Location: Fruit and Nut ResearchTitle: Earthworms as phoretic hosts for Steinernema carpocapsae and Beauveria bassiana: Implications for enhanced biological control Author
|Shapiro Ilan, David|
Submitted to: Biological Control
Publication Type: Peer Reviewed Journal
Publication Acceptance Date: 3/7/2013
Publication Date: 4/29/2013
Citation: Shapiro Ilan, D.I., Brown, I. 2013. Earthworms as phoretic hosts for Steinernema carpocapsae and Beauveria bassiana: Implications for enhanced biological control. Biological Control. 66, 41-48. Interpretive Summary: Certain nematodes (small round worms) and fungi are able to kill insects and can be used as natural environmentally friendly insect pest control measures. The beneficial nematodes and fungi are called entomopathogenic, which means they kill insects. Fortunately these fungi and nematodes do not harm human, pets, or other non-target organisms. Research is warranted to develop methods that improve the use of entomopathogenic nematodes and fungi for natural pest control. Interactions with other organisms in the soil could help or hinder the use of beneficial nematodes and fungi. We hypothesized that earthworms would enhance the biological control capacity of entomopathgoenic nematodes and earthworms. We reasoned that earthworms would carry the nematodes and fungi through the soil (without hurting them and vice versa) and thereby help the smaller organisms disperse and find insect to attack. This relationship, where one organism is carried by another is called phoresy. Our hypothesis was supported. Our results indicated that an entomopathogenic neamtode species, called Steinernema carpocapsae, was able to disperse better in soil and provide higher levels of insect control, when earthworms were present than when they were absent. The insect we used in the test was the pecan weevil, a major pest of pecans that is known to be susceptible to the nematodes. Similarly, we found that a fungus species, called Beauveria bassiana, was carried by the earthworms. The fungus was deposited in earthworm casts and remianed viable and able to infect insects. Therefore, it may be conceivable to combine the application of earthworms with beneficial organisms such as nematodes and fungi to achieve enhanced levels of natural insect control.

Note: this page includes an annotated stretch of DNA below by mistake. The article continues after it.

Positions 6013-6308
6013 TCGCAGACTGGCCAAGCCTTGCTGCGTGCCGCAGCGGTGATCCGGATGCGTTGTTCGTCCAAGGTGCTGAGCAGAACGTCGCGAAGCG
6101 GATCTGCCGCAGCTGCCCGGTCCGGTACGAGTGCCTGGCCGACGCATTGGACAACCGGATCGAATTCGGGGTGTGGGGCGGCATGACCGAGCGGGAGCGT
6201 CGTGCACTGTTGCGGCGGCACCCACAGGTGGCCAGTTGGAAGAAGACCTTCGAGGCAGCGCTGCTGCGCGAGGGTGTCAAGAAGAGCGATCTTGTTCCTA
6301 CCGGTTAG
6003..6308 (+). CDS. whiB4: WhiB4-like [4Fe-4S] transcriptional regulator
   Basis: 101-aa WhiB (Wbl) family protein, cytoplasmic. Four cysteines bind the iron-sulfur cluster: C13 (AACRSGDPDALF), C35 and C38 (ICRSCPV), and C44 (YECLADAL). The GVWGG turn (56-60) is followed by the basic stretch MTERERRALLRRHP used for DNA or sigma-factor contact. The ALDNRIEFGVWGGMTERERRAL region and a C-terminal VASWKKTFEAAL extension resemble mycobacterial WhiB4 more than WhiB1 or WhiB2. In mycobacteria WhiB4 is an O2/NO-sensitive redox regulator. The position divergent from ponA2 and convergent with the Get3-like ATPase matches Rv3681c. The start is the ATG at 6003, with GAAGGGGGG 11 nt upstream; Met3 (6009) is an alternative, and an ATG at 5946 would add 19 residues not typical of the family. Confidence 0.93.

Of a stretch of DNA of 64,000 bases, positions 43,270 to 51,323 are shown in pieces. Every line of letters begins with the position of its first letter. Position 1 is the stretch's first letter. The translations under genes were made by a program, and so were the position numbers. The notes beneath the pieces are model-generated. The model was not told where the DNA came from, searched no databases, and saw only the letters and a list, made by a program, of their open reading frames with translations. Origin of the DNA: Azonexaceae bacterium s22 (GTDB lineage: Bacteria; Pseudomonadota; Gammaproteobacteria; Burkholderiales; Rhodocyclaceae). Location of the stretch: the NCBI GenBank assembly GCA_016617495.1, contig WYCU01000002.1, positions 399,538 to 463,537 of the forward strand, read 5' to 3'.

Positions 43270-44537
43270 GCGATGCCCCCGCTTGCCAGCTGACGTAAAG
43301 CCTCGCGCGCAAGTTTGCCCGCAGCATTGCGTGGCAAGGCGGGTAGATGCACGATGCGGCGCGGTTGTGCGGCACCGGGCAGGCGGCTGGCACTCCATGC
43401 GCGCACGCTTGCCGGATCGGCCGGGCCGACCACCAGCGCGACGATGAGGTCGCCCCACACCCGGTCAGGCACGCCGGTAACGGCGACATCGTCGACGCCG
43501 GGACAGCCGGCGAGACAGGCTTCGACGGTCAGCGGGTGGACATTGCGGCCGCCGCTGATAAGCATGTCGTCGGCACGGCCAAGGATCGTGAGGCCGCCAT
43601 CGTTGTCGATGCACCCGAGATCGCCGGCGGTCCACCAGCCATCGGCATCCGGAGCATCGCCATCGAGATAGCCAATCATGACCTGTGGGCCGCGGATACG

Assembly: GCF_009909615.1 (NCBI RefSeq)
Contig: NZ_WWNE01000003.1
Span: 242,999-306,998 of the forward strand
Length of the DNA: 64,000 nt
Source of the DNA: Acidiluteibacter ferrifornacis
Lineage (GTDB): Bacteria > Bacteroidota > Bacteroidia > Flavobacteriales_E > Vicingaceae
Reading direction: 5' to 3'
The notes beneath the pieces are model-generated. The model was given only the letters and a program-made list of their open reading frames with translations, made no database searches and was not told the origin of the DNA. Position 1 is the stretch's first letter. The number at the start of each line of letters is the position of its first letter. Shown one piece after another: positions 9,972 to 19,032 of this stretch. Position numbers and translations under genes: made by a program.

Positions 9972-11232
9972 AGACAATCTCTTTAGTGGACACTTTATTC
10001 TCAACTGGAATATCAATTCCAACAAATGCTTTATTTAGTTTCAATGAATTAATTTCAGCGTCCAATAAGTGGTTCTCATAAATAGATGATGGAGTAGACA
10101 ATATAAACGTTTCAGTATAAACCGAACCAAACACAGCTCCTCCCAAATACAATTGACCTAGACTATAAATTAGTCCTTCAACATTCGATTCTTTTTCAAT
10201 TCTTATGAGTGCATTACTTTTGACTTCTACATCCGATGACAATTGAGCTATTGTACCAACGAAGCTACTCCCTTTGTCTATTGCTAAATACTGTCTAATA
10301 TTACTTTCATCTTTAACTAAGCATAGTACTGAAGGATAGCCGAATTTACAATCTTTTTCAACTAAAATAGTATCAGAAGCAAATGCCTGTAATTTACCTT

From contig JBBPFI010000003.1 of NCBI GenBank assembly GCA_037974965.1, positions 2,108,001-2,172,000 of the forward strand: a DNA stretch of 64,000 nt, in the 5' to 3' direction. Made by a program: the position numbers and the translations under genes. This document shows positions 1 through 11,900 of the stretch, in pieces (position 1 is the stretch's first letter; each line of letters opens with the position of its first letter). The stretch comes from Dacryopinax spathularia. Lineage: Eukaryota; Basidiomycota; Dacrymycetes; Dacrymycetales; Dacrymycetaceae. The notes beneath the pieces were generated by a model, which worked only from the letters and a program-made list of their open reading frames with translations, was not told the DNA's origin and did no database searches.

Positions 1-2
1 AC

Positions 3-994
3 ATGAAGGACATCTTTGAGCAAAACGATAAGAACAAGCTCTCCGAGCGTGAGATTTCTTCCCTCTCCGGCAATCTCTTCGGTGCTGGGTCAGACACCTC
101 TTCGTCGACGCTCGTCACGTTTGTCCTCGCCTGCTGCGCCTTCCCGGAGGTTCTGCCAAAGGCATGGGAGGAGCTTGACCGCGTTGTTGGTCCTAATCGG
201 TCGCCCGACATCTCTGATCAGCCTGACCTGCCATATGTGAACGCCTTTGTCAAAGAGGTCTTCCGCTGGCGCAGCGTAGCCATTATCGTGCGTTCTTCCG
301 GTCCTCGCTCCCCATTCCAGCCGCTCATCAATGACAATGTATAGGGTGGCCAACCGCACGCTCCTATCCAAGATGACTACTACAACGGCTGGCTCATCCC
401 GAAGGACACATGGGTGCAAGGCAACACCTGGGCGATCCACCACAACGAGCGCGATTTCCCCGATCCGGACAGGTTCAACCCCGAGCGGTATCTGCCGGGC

Technical Abstract: Prior research indicated that earthworms may serve as phoretic hosts to entomopathogenic nematodes. Therefore, we hypothesized that biocontrol efficacy of nematodes could be enhanced in the presence of earthworms based on increased nematode dispersal through the soil. We also hypothesized that earthworms may serve as phoretic hosts to other entomopathogens, such as fungi. We tested the first hypothesis by comparing the ability of two strains of Steinernema carpocapsae to suppress the pecan weevil, Curculio caryae in the presence or absence of the earthworm, Lumbricus terrestris. We tested the second hypothesis by determining the effects of L. terrestris on dispersal of the entomopathogenic fungus Beauveria bassiana in soil columns. Our results indicated that earthworm presence improved the ability of S. carpocapsae (Sal strain) to control C. caryae below the soil surface. Additionally, S. carpocapsae (All strain) only caused significant C. caryae suppression relative to the controls in the presence of earthworms. Beauveria bassiana dispersal was enhanced by earthworm presence. The fungus was carried through soil by the earthworm; conidia recovered from the earthworm casts remained viable and was pathogenic to Galleria mellonella. Earthworms and other phoretic hosts may assist in dispersal of entomopathogenic nematode and fungal populations in various ecosystems and thereby assist in regulation of insect pests. Additionally, it may be conceivable to combine the application of earthworms with entomopathogens to achieve enhanced levels of inundative or inoculative biocontrol.